Super U Podcast | 7 Super Tips with Taylor Swift
Taylor Swift is an American singer-songwriter. Her discography spans multiple genres, and her narrative songwriting, which is often inspired by her personal life, has received widespread media coverage and critical praise. Having sold over 200 million records worldwide, Swift is one of the best-selling musicians of all time. She has scored eight Billboard Hot 100 number-one songs, and won 11 Grammy Awards (including three Album of the Year wins), an Emmy Award, 34 American Music Awards (the most for an artist), and 55 Guinness World Records, among other accolades. She featured on Rolling Stone‘s 100 Greatest Songwriters of All Time (2015) and Billboard‘s Greatest of All-Time Artists list (2019), also appearing frequently on rankings like Time 100 and the Forbes Celebrity 100. Named the Woman of the 2010s Decade by Billboard and the Artist of the 2010s Decade by the American Music Awards, Swift has been recognized for her influential career as well as advocacy of artists’ rights and women’s empowerment in the music industry.
5x #1 Bestselling Author and Motivational Speaker Erik Qualman has performed in over 55 countries and reached over 50 million people this past decade. He was voted the 2nd Most Likable Author in the World behind Harry Potter’s J.K. Rowling.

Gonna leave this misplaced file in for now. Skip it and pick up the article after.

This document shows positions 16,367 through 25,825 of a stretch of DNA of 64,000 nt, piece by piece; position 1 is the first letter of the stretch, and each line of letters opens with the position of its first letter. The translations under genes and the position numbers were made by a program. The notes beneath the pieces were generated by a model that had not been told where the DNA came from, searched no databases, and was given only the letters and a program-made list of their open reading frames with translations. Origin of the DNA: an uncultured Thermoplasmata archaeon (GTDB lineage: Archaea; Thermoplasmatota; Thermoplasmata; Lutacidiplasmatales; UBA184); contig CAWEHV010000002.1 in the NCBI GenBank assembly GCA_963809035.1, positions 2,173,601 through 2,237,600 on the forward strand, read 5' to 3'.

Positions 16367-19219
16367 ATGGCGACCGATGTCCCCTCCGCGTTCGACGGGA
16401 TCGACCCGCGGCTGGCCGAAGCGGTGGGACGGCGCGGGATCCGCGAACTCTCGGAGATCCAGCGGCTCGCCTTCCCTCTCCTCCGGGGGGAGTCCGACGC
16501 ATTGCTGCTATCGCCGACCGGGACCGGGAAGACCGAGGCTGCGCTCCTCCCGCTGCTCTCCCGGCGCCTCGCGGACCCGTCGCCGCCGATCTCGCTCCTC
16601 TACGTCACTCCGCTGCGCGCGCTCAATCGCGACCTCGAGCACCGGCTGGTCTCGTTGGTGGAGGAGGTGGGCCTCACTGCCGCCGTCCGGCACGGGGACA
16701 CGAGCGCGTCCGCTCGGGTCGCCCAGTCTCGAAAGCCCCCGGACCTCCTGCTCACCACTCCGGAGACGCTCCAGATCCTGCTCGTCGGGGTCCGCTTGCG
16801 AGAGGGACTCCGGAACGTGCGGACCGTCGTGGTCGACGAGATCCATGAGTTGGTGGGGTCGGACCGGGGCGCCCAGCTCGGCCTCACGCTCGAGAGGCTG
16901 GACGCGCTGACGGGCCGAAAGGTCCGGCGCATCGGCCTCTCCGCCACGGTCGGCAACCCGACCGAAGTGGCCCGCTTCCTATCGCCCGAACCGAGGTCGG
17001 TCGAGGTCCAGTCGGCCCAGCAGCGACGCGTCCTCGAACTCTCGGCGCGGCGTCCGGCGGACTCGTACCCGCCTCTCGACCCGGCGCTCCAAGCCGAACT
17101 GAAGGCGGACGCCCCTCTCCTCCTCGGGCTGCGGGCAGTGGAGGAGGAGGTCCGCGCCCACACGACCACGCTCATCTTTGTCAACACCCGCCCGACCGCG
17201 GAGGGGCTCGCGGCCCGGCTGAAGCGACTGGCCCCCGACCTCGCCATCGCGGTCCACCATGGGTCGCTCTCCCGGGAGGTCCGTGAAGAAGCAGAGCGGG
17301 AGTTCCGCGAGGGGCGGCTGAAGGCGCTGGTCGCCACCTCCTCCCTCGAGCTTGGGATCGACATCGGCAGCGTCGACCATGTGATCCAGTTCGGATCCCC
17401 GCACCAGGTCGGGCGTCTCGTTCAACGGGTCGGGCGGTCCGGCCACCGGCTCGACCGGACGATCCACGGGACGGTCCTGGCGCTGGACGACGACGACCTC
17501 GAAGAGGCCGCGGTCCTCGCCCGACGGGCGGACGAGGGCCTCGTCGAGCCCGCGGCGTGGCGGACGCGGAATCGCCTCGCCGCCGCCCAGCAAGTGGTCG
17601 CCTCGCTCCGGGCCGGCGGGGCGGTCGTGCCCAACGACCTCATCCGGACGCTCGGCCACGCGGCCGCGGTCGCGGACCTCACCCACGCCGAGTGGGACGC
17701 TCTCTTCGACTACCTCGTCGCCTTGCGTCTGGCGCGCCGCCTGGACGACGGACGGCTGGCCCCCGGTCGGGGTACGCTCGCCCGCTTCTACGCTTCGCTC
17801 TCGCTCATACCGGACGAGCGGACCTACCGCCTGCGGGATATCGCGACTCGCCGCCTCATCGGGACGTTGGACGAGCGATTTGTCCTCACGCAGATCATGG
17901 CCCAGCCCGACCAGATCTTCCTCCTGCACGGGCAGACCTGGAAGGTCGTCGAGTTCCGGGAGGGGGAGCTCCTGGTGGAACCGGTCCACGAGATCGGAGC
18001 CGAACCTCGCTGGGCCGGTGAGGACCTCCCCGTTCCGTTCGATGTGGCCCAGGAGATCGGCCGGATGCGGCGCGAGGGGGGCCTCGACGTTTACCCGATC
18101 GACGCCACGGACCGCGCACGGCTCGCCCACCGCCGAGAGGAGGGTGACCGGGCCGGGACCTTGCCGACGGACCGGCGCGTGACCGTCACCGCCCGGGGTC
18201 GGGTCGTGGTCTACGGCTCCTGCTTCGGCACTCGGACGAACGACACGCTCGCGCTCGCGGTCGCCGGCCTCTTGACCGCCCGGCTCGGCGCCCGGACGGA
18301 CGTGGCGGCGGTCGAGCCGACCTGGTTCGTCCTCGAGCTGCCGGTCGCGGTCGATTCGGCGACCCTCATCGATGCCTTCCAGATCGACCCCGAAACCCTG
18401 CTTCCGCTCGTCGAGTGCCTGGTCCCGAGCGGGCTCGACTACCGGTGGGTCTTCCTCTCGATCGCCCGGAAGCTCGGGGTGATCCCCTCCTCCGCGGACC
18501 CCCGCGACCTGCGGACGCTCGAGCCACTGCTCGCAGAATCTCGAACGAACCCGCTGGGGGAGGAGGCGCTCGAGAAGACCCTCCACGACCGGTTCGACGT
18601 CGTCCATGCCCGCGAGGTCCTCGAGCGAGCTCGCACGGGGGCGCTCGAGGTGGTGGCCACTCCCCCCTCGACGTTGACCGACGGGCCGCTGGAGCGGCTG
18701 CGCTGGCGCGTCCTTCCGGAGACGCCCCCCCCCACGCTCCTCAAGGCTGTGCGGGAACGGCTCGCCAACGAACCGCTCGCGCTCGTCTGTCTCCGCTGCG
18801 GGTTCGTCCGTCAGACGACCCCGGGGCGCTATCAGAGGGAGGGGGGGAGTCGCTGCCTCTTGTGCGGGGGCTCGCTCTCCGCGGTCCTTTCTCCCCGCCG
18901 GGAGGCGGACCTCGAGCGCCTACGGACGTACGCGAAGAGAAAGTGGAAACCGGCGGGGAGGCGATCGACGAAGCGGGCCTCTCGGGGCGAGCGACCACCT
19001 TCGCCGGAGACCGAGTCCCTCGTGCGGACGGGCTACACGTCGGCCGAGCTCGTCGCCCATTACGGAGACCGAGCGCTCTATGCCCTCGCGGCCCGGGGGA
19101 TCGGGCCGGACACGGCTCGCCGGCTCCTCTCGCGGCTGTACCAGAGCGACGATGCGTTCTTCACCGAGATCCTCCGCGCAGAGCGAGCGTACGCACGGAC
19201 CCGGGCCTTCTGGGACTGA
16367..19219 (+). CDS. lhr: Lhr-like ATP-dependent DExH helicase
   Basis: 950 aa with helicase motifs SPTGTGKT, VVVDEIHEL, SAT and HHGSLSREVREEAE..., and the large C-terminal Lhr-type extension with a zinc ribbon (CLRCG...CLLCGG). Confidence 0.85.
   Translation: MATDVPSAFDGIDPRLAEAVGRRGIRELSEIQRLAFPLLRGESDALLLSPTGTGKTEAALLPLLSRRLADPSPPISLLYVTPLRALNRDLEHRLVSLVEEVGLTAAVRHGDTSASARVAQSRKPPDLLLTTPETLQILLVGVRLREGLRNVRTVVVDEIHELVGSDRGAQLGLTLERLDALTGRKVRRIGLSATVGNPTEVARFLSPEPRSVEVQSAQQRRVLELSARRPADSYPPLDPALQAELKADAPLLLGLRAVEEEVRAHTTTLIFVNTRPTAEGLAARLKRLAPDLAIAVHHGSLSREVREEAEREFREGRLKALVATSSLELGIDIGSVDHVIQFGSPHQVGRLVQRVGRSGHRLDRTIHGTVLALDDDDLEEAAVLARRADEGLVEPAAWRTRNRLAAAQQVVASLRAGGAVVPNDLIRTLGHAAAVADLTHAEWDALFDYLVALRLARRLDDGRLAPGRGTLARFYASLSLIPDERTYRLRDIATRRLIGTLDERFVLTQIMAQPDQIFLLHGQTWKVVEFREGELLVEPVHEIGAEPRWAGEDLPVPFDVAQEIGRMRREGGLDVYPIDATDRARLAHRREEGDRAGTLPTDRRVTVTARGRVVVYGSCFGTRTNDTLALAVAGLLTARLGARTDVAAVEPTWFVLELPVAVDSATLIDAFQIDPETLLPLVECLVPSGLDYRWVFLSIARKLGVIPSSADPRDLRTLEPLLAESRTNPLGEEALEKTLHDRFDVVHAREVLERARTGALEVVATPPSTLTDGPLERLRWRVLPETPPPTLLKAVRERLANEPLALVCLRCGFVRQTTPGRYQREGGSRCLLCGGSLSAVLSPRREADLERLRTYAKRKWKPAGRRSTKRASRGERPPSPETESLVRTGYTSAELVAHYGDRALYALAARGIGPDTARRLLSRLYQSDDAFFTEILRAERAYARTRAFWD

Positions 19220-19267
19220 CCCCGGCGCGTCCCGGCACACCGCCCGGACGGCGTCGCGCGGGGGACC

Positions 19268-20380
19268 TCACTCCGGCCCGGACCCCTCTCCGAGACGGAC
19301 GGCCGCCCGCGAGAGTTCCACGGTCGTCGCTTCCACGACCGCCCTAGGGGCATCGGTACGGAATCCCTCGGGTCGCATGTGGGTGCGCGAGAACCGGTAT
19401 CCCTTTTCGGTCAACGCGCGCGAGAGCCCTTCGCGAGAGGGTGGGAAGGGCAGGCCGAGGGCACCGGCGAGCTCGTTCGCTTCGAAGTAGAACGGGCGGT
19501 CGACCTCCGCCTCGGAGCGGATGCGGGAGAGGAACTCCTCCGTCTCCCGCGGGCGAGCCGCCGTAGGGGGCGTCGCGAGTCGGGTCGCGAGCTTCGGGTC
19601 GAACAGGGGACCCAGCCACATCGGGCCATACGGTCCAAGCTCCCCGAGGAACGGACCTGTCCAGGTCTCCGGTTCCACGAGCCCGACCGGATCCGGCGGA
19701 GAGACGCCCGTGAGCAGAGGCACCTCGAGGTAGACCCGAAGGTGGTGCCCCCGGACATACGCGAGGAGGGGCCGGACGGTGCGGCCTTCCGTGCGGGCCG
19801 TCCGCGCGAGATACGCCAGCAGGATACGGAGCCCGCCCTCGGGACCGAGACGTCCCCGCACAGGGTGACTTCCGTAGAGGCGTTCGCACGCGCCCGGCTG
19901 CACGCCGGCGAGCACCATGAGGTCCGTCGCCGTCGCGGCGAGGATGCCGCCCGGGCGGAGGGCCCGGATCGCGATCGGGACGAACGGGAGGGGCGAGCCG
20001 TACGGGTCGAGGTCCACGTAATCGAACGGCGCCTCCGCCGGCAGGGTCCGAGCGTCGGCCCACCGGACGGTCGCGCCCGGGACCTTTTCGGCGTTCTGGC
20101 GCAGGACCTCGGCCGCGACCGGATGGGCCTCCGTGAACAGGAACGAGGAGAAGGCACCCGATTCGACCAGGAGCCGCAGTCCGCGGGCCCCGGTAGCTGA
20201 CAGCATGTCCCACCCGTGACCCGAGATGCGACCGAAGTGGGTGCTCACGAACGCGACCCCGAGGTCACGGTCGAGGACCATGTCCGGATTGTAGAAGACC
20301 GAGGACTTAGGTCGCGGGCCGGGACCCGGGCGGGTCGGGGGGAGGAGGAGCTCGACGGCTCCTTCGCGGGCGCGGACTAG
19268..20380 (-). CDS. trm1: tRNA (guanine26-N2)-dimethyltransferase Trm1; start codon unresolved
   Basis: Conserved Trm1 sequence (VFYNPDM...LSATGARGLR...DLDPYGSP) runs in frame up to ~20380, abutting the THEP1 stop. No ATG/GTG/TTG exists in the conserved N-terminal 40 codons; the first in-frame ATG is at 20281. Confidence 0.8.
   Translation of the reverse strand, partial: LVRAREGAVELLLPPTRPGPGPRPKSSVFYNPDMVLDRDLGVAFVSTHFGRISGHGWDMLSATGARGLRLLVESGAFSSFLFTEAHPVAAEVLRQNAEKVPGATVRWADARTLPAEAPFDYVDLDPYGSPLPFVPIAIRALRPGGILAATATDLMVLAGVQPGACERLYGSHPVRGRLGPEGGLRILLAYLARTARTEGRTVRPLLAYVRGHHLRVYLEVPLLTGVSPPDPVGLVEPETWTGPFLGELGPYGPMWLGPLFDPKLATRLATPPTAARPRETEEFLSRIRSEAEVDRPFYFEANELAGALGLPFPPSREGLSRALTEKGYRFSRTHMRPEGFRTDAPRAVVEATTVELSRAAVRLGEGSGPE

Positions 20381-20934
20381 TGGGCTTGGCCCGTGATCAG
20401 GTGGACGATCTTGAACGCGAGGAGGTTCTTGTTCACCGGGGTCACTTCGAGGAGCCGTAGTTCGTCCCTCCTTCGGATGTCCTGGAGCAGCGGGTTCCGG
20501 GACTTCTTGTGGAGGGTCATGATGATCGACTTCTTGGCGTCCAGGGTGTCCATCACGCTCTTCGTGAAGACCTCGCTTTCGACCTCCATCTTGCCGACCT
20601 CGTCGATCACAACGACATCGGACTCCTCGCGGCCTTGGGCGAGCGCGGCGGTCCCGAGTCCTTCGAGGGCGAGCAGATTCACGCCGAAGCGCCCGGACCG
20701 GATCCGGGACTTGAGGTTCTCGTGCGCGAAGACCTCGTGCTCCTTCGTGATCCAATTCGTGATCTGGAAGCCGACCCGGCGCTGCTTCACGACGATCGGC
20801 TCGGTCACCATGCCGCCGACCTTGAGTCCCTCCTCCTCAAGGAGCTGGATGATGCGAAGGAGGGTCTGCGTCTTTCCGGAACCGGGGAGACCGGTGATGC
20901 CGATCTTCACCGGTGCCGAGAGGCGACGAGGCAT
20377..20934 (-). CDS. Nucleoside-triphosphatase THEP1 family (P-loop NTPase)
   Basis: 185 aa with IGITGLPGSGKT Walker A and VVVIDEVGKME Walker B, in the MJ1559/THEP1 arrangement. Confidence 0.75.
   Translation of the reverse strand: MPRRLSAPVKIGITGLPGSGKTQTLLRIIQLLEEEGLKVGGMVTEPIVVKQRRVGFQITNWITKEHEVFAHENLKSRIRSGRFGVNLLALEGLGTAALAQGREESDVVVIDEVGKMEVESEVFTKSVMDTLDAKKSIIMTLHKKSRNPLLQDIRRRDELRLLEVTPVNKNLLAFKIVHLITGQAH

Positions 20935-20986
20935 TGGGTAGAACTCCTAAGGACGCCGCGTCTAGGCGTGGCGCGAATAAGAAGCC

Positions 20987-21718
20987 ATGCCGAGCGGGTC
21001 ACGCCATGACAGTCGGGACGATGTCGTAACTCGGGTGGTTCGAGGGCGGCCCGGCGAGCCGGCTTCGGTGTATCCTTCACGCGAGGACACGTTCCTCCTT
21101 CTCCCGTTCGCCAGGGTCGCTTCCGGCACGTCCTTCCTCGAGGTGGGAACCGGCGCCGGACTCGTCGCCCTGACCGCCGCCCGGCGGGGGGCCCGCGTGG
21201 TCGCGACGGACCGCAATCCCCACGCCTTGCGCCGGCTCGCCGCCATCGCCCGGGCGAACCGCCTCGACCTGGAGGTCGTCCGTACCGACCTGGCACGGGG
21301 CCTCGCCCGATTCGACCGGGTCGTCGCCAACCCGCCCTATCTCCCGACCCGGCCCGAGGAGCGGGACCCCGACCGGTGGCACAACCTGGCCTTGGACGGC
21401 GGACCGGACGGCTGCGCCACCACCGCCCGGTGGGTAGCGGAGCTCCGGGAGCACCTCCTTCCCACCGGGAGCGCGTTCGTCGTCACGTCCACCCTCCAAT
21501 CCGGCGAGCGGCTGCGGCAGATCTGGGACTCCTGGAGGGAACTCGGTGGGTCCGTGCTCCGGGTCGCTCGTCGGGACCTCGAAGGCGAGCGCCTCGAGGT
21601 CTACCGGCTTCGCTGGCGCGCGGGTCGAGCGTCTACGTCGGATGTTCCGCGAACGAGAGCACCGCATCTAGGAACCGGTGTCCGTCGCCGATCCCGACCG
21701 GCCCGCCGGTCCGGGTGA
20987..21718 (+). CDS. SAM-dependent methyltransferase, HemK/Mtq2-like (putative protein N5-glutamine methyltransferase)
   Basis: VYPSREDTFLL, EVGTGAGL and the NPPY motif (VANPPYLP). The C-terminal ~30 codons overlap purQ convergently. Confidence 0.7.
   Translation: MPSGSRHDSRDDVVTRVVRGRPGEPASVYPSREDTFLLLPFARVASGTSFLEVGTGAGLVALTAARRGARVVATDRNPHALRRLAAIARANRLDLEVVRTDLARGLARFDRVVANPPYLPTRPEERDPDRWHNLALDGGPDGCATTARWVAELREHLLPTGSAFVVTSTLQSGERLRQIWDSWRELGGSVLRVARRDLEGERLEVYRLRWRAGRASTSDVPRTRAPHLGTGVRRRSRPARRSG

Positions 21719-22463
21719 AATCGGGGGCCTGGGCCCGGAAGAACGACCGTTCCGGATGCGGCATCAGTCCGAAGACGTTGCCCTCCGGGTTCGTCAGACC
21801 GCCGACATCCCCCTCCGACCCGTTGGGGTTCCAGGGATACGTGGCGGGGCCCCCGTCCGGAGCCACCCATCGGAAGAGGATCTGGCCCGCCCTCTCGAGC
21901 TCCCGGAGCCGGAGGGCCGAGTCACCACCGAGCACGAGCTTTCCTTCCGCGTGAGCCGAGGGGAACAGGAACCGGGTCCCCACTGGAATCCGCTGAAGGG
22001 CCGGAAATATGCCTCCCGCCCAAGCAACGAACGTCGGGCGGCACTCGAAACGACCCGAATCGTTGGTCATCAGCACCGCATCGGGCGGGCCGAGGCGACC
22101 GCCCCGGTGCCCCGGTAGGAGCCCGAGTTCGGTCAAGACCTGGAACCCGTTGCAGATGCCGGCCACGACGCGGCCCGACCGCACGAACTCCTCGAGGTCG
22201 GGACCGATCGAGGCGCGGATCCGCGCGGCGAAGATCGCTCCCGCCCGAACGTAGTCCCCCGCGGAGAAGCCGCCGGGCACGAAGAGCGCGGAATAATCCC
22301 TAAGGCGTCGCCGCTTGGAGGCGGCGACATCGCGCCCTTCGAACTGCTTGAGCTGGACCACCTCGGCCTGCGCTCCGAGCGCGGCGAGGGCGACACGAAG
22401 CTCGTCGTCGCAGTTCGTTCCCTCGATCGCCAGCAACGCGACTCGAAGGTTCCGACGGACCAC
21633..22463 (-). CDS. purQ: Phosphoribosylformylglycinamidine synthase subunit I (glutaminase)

Need a sneak peek? Below are the main takeaways from the episode.
Super U Podcast | 7 Super Tips with Taylor Swift:
[4:14] Tip #1
“There is there doesn’t have to be loneliness and being alone and you can find romance in your life, even if you aren’t involved in a romance. You know, life can be beautiful and spontaneous and surprising and romantic and magical without you having some love affair happening. And you can replace all of those feelings you used to have when you were enamored with someone with being enamored with your friends and enamored with learning new things and challenging yourself and living your life on your own terms. I never understood it when people would say, oh, you know, in your 20s you just need to be alone. And I just I never quite got it because they would never explain to me that it’s so important to define yourself on your own terms. You think about it when you’re in love. That person’s opinion affects your opinions. And everything you do goes through this filter of how would they feel about it. Because if you’re a caring person and you’re in love, then that’s what you do. But there’s something really wonderful about changing your life if you want to cutting your hair short, if you want to move to New York if you want to change directions of your entire creative outlook if you want to, and having it only be on your own terms.”